By Ashleigh Costello

HARRISBURG, Penn. – The Commonwealth Foundation has introduced a new website that offers teachers an independent forum to learn about and discuss current educational issues, free from the pervasive influence of teachers unions.

The Pennsylvania-based organization launched in November after several conversations with public school teachers who expressed a desire to have an honest discussion about education and labor policy.

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Teachers don’t feel like they have a genuine voice when it comes to educational and professional issues, according to Matthew Brouillette, president and CEO of the Commonwealth Foundation.

“Politicians, administrators and union bosses usually speak for them, but we don’t often hear directly from teachers,” Brouillette noted.

The Commonwealth Foundation has long held that coercive union policies go against the best interests of teachers and students. Free to Teach aims to help educators understand their rights, especially as they pertain to union membership.

Getting the facts

Although geared toward Pennsylvania teachers, Free to Teach provides key information for all educators.

Teachers can visit the website to get more information on labor rights, fair share fees and professional liability insurance, among many other items.

Priya Abraham, a senior policy analyst at the Commonwealth Foundation, told EAGnews the goal is to get more educators talking and informed of their legal rights.

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“When you have for many, many years an environment where most school districts are unionized, and not only unionized but agency shops, it just sort of sinks into the way things are,” Abraham said. “In any kind of environment like that, people don’t tend to think about how things are actually working because it’s just so automatic.”

The website explains that every teacher has the right to opt out of union membership.  Pennsylvania state law generally allows school employees to resign from their union within 15 days of the expiration of their collective bargaining agreement, according to the website.

That’s not much of a window, but thanks to the website more teachers are aware that it exists. At least a few will probably take advantage of it.

Because Pennsylvania is not a right-to-work state, non-members are forced to pay fair share fees (or agency fees) to compensate the union for bargaining on their behalf.  These fees are roughly 80 percent of a full dues payment, according to the Association of American Educators.

Agency fees generate millions for union coffers and are used to help consolidate the unions’ political power and influence over education policy.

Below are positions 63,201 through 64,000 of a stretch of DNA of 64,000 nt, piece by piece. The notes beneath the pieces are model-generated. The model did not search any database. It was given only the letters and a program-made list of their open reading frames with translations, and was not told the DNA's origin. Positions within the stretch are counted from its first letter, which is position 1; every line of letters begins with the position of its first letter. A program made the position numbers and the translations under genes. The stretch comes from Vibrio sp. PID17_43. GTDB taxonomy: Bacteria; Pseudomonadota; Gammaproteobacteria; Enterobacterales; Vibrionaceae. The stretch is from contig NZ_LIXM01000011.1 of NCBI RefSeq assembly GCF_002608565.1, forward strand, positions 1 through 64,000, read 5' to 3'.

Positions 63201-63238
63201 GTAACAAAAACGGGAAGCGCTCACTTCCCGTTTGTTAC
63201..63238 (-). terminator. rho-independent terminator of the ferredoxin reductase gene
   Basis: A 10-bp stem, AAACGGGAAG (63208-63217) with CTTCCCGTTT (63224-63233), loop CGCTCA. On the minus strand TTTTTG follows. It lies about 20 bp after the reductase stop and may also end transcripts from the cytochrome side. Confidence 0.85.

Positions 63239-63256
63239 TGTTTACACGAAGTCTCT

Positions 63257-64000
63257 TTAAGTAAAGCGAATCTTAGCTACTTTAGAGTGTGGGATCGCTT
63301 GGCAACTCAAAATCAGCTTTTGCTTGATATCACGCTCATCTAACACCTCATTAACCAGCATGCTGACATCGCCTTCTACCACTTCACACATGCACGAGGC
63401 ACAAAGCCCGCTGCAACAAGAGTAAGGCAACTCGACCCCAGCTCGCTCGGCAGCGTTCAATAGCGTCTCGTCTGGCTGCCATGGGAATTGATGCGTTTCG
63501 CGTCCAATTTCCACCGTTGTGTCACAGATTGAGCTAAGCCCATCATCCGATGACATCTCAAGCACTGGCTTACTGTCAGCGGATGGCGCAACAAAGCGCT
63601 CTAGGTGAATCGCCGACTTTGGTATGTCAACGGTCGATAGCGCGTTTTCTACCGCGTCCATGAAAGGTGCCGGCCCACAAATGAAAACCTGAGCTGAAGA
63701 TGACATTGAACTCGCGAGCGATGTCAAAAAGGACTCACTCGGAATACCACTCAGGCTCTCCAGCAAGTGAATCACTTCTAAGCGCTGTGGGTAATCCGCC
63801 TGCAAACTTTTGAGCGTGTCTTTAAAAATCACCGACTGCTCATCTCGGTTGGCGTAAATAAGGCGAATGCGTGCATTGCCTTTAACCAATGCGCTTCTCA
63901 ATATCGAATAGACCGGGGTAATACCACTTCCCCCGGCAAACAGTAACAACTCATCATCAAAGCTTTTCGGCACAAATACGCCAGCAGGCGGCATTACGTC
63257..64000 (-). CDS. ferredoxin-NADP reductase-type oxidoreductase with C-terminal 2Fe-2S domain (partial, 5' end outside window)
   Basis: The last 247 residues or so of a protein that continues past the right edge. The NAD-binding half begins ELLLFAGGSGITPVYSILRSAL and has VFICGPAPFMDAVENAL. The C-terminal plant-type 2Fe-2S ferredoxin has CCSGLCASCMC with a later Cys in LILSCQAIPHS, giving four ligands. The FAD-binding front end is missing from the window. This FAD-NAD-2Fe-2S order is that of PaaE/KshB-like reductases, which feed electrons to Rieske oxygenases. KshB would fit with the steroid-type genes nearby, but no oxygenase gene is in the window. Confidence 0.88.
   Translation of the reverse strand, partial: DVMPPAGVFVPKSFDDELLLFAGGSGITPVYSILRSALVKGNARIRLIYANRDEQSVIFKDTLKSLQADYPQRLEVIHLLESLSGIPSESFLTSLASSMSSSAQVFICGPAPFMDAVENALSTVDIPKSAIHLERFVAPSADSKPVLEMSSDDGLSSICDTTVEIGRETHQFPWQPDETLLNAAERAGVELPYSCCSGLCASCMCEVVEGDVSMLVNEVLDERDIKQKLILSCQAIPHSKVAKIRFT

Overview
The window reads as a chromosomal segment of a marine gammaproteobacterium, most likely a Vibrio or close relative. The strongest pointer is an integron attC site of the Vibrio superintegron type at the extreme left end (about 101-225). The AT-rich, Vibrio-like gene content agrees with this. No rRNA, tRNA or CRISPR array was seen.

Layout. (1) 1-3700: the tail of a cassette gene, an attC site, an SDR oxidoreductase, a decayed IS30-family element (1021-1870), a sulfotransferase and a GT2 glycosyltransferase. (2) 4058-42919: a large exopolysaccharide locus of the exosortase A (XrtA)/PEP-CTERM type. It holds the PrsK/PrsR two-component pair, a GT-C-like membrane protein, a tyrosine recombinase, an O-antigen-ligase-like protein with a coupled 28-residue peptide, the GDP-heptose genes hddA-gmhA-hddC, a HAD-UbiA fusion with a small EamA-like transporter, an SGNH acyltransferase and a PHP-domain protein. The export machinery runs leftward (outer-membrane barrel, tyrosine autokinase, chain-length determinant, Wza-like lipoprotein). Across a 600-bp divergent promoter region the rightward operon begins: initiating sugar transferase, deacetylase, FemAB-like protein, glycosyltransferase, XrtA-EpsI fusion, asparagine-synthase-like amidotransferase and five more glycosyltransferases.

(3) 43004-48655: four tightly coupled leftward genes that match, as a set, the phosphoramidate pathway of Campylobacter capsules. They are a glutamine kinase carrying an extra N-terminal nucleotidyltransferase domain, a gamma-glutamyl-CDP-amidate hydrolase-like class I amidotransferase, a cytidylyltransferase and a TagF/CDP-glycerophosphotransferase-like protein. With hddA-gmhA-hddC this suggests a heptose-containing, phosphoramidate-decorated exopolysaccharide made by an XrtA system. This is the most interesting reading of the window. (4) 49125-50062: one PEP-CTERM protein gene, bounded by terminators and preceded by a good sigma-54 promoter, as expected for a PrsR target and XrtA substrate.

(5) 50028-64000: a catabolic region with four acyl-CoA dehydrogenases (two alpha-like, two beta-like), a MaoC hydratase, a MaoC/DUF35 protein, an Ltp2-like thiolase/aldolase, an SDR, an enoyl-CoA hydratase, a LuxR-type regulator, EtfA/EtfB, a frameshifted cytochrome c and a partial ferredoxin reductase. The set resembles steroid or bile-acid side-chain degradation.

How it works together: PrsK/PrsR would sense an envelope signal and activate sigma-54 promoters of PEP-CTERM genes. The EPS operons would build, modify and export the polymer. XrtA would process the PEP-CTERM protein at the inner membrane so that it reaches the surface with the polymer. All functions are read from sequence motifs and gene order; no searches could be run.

Teachers may object to fair share fees based on religious grounds, but the full refund must be donated to a non-religious charity, approved by the union.

Abraham said many teachers have been unaware of these rights.

“We’ve gotten a lot of thank yous and queries from teachers saying, ‘Oh you know, I wasn’t aware of this fact when it comes to union membership,’ or that ‘I didn’t know this was my option as a professional.’”

Where dues money goes

The website shares another fact many Pennsylvania teachers are unaware of: A significant percentage of union dues are spent on “luxury conferences, golf outings, and politics,” as well as inflated union salaries.  For example, American Federation of Teachers President Rhonda “Randi” Weingarten has an annual salary of more than $556,000, according to Free to Teach.

Teachers unions spend a lot of dues money on politics and lobbying. Between 2007 and 2011,Pennsylvania State Education Association spending on political activities rose 121 percent, according to Free to Teach.

Last year, the PSEA spent $4.2 million on lobbying and election-related activities, according to the website. Most of the election dollars went to support Democratic candidates, regardless of whether rank-and-file members supported them or not.

“There are a lot of misconceptions about the political spending issue because we hear back from educators and union members who say that dues money cannot be used for politics, period.  That’s just not true,” said Abraham.

Although dues money cannot go directly to fund election campaigns, there are a number of soft political activities that are funded by members’ dues, like election mailers and get-out-the-vote efforts, said Abraham.

That could someday change.

A recent poll commissioned by the Manhattan Institute found that 72 percent of Pennsylvania voters support a right-to-work law, which would make forced unionism and all forms of mandatory dues payments illegal.

“Once union membership becomes genuinely voluntary, unions have a lot more legwork to do actually proving their value to their members,” explained Abraham. “It’s not as easy as getting the money [automatically] from bank accounts.”

PESA will have to explain to its members why it advocates for certain policies, such as “last in, first out” layoff rules which are harmful to younger teachers and students.

As for the unions’ claim that right-to-work laws allow non-members to have a free ride, Abraham said that teachers unions don’t have to represent those employees who aren’t actually union members.

“Look, it’s not rocket science to say that union membership should be voluntary and you shouldn’t have to pay any kind of fee or dues to a union just to keep your job as an educator,” said Abraham. “That’s just fundamental and basic.”

While no legislation is currently on the table, Abraham said the Commonwealth Foundation would support a right-to-work law.